In terms of the potential side effects after receiving the COVID-19 vaccine, there are some reports of people developing a fever for a day or two. The CDC recommends using acetaminophen (Tylenol) during pregnancy to control fever. If you are worried about this rare potential risk, you can opt to plan your COVID-19 vaccination for after the 12th week of your pregnancy.

What do the experts say about getting vaccinated if you are pregnant?

Both the American College of Obstetrics and Gynecology and the Society for Maternal-Fetal Medicine, who set national health care guidelines, as well as reproductive health clinical leaders at One Medical recommend that all pregnant individuals be vaccinated against COVID-19.

What do the experts say about getting vaccinated if you are not pregnant but are trying to conceive?

The American College of Obstetrics and Gynecology as well as reproductive health clinical leaders at One Medical strongly encourage vaccination for COVID-19 for individuals that are not pregnant and also recommend COVID-19 vaccination for individuals who are actively trying to become pregnant or are thinking about becoming pregnant.

If you have more questions about how to make your decision, discussing the COVID-19 vaccine with a trusted healthcare provider is a great step.

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Spencer Blackman, MD, One Medical Provider

Spencer practices relationship-centered primary care, blending a traditional sensibility with up-to-date clinical knowledge and a strong focus on disease prevention. He enjoys getting to know his patients well, educating and empowering them to participate in health care decisions. Spencer completed his residency training at UCSF and practiced primary care, urgent care, sports medicine and adolescent medicine throughout the Bay Area before joining One Medical Group. He is certified with the American Board of Family Medicine. Spencer is a One Medical Group provider.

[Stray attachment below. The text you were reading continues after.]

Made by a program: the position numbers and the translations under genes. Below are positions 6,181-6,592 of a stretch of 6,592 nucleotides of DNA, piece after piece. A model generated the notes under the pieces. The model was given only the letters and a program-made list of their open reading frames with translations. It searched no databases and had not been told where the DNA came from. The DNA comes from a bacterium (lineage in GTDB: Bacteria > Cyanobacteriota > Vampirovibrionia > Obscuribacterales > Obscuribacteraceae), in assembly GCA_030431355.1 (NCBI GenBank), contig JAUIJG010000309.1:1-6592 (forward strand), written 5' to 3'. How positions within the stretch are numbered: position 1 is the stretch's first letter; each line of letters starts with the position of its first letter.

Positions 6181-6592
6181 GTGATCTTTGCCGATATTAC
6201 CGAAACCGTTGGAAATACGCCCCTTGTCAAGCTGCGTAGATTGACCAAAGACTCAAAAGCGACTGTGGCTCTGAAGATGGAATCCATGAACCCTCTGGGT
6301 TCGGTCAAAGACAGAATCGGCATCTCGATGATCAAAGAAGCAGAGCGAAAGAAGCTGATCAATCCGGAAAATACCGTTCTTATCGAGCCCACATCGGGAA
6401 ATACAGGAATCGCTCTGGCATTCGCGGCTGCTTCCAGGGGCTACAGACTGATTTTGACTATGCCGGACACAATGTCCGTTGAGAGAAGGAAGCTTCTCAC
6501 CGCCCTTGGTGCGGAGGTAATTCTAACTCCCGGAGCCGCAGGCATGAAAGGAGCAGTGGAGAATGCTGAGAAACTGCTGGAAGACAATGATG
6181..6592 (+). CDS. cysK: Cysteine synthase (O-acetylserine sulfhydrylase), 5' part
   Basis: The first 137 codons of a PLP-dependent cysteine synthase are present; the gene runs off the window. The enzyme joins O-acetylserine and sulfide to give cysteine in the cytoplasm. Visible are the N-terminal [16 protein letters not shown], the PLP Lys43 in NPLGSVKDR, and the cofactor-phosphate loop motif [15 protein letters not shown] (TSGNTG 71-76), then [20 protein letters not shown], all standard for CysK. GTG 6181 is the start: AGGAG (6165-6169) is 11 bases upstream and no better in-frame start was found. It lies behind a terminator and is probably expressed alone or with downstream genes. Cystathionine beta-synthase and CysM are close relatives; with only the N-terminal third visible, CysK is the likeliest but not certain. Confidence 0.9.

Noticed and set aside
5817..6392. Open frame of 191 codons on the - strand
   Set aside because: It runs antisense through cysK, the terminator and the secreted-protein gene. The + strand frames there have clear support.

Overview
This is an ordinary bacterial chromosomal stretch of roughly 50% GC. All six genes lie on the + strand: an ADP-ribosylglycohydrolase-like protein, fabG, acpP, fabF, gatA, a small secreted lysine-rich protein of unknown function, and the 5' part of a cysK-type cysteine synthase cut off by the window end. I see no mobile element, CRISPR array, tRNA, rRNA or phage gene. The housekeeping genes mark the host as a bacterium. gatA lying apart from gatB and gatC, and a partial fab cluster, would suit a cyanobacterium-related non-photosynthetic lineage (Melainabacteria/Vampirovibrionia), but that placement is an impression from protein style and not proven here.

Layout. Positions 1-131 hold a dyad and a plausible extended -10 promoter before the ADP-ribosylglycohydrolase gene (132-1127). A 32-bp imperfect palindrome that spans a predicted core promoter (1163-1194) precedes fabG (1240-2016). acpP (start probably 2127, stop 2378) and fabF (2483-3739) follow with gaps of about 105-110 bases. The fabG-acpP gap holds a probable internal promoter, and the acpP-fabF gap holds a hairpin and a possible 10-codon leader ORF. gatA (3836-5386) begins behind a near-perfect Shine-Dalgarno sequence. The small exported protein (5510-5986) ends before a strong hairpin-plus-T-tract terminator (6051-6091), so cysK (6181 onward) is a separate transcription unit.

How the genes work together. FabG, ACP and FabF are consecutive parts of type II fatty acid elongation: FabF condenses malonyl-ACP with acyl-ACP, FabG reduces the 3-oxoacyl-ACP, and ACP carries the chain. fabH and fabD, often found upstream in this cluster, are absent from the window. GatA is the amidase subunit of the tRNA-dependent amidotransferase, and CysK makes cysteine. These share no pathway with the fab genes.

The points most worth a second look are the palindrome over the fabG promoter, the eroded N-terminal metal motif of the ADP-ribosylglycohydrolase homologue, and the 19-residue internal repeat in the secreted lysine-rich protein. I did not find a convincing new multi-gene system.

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The One Medical blog is published by One Medical, a national, modern primary care practice pairing 24/7 virtual care services with inviting and convenient in-person care at over 100 locations across the U.S. One Medical is on a mission to transform health care for all through a human-centered, technology-powered approach to caring for people at every stage of life.

Any general advice posted on our blog, website, or app is for informational purposes only and is not intended to replace or substitute for any medical or other advice. 1Life Healthcare, Inc. and the One Medical entities make no representations or warranties and expressly disclaim any and all liability concerning any treatment, action by, or effect on any person following the general information offered or provided within or through the blog, website, or app. If you have specific concerns or a situation arises in which you require medical advice, you should consult with an appropriately trained and qualified medical services provider.